Punishing Social Distancing Deviance in a Pandemic: An Experiment on Attitudes Towards Individual- and Business-Owner Offenders

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Objective: To understand how the public perceives violation of social distancing ordinances, whether reactions depend on the type of offender, and whether similar factors explain COVID-related punitiveness and general punitiveness toward crimes.

Data and Methods: A national-level, internet survey administered in March 2020 using Amazon’s Mechanical Turk (N = 995). Experimental vignettes randomized the offense characteristics and described either an individual offender or a business-owner offender.

Results: In the case of both types of offenders, punitive attitudes toward social distancing deviance reflect both utilitarian and expressive concerns. Respondents prefer harsher penalties when the offense carries a greater risk of virus transmission, when the offender is more blameworthy, and when greater harm is done. Both personal and altruistic fear of the virus are associated with greater punitiveness, but racial attitudes are not significantly associated with COVID-related punitiveness, and general punitiveness is only weakly related to COVID-related punitiveness.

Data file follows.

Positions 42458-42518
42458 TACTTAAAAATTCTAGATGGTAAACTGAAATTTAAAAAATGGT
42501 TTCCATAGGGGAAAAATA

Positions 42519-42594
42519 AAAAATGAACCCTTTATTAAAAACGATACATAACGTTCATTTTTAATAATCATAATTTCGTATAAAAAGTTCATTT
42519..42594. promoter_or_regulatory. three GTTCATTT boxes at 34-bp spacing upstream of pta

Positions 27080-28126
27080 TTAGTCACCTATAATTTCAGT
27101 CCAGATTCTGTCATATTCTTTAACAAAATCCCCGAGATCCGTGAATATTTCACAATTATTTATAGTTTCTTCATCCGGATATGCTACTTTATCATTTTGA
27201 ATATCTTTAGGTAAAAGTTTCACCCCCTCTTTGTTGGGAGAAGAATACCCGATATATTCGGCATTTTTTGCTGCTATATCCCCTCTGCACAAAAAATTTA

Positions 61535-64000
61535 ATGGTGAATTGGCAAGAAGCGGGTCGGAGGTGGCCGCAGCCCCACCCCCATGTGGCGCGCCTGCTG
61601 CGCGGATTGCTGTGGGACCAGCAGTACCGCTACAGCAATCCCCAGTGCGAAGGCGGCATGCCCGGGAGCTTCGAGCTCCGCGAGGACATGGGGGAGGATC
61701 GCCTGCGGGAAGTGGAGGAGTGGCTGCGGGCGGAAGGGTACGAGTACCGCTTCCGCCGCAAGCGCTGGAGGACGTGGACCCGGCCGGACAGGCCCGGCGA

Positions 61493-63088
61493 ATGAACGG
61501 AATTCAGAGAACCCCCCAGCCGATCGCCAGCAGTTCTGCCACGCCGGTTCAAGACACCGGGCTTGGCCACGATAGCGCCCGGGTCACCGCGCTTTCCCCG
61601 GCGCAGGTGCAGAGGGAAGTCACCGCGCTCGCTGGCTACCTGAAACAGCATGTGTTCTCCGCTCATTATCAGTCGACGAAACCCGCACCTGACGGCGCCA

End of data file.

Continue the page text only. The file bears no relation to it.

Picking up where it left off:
Conclusions: As with crime in general, dangerousness and moral culpability influence COVID-related punitiveness. Unlike crime in general, COVID-related punitiveness is only weakly related to racial beliefs, partisanship, or political ideology. Public reactions to new offenses, such as social-distance violations, may be disconnected from the cultural understanding that gives rise to racialized punitiveness.


American Society of Criminology


Chicago, IL

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